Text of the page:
The following checklist covers a range of features to consider when making your purchase including processor type, memory, storage, graphics and peripherals.
Although the processors in all PCs use the same instruction set, notebook processors are designed with lower power requirements and more aggressive power management capabilities that extend battery life and improve thermal characteristics.
Most notebooks aimed at the corporate market are based on Intel processors. Intel’s current family of mainstream notebook processors are the Core i3, i5 and i7 processor families, which have replaced the older Core 2 processors.
Although AMD processors are gaining some traction in corporate notebooks, its largest mobile presence is in the consumer and small to medium business (SMB) markets with the AMD Phenom II dual-Core, AMD Triple Core and Quad Core Mobile Processors, AMD Turion II Dual-Core Mobile , and AMD Turion II Neo Dual-Core Processor for Ultrathin
Earlier this year Intel introduced another processor generation (second generation Core processors) based on the Sandy Bridge architecture. IT research firm Gartner said these new processors contain significant improvements in the areas of a better fully integrated graphics controller, a new ring bus architecture and improved turbo mode. Gartner recommends the new Sandy Bridge processors for all new corporate notebook purchases.
Stable Image Programs
Intel and AMD have introduced stable image platform programs that batch processor and chipset driver changes. These programs are targeted at corporate systems and help minimise the number of system changes that large organisations have to make during the life of their systems. Usually, the changes are batched at predictable intervals to assist notebook OEM and user planning cycles.
Even with a stable image platform, the only absolute guarantee of system stability will come from the notebook OEM, not the processor vendor. Stable image platforms make it easier for OEMs to maintain system image stability for their customers.
Gartner said organisations are advised to check with their notebook suppliers about actual notebook image stability.
Notebook memory is slightly more expensive than desktop memory. Since 2008 notebook systems have moved to DDR3 which consumes less power and delivers higher bandwidth. Gartner does not expect a shift to DDR4 memory for several years.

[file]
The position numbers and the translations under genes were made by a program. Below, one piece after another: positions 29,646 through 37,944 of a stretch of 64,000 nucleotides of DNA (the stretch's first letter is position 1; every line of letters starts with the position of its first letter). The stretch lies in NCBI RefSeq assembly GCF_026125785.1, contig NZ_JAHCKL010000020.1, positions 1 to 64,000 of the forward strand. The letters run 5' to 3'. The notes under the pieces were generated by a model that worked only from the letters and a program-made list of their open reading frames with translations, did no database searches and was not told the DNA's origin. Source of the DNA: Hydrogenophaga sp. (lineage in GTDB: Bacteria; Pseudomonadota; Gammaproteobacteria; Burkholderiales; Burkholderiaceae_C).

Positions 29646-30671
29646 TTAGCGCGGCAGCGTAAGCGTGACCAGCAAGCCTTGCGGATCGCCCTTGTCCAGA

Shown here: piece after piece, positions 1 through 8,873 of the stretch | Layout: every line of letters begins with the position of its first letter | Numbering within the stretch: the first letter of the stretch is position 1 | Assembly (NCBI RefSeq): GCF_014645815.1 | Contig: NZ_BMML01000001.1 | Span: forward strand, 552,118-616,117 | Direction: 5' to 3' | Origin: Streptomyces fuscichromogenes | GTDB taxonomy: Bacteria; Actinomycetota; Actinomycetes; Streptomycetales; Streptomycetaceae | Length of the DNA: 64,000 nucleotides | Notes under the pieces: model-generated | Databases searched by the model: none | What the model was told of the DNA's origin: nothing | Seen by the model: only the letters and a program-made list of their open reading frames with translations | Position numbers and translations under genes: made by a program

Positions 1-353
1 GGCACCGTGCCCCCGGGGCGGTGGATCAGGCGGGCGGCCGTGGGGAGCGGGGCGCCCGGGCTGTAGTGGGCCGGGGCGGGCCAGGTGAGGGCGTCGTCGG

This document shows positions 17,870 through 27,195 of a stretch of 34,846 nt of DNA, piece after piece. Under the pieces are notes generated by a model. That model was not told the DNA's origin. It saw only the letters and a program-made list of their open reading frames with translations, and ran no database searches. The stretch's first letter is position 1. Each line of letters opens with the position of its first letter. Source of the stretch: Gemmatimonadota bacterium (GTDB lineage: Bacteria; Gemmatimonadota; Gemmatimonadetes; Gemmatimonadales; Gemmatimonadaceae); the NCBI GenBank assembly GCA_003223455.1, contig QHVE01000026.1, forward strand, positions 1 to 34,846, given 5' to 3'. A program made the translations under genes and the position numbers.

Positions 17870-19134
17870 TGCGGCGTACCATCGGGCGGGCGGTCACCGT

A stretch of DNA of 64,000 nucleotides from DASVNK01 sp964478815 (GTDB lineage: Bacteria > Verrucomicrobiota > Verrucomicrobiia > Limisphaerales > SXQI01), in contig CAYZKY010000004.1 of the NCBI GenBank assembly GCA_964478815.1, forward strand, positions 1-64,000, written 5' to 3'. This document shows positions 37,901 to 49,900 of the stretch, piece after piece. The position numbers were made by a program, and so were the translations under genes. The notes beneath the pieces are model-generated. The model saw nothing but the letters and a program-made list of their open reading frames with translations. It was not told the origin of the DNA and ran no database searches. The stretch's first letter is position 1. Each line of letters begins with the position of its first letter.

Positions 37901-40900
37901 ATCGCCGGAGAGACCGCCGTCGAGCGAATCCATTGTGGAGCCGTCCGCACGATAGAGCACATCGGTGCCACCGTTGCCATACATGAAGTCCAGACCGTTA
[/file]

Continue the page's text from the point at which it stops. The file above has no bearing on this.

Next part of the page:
Gartner’s minimum memory recommendation for all classes of notebooks is now 2GB, although most systems are being configured with 4GB. While 2GB is enough to support the growing complexity and variety of applications used simultaneously by mainstream knowledge workers, moving to 4GB provides greater headroom and supports a move to a 64-bit version of Windows 7.
Gartner analyst, Federica Troni, said even applications that run with less memory benefit from the performance boost that additional memory usually provides for notebooks.
Troni said the key is to buy sufficient memory upfront and avoid the additional $100 cost, on average, for an upgrade during the product’s life span.
He said organisations looking to leverage virtual machines on their notebooks will want to install at least 4GB of memory and should run a 64-bit installation of Windows 7.
Modern computing devices use a graphics processing unit (GPU) to generate images on the display. Graphics devices can be discrete processors or integrated into the chipset or the CPU.
Discrete graphics provide greater performance and support more capabilities (better level or 3D acceleration, higher resolutions and multi-display support). A separate graphics processor can be scaled up to a level of complexity that would be impossible to match in an integrated part, Gartner said.
However, with additional performance comes additional cost. On the other hand, Gartner said integrated graphics processors have less complex designs and use a Unified Memory Architecture. Also, integrated graphics are less expensive and consume less power which results in slightly longer battery life.
The largest providers of discrete graphics are AMD and Nvidia while Intel is the largest provider of integrated graphics as part of its chipsets and CPUs. Intel chipsets that contain integrated graphics usually have the prefix G. Sandy Bridge processors are the first to combine the GPU onto the CPU die.
For the most part business users seldom require the performance of a discrete graphics adapter, unless they are attaching multiple external monitors, using very high-resolution displays or have graphically intensive application needs.
The drivers associated with discrete graphics adapters tend to be upgraded frequently. But overall enterprise PC makers have demonstrated a good ability to maintain reasonable consistency in their drivers.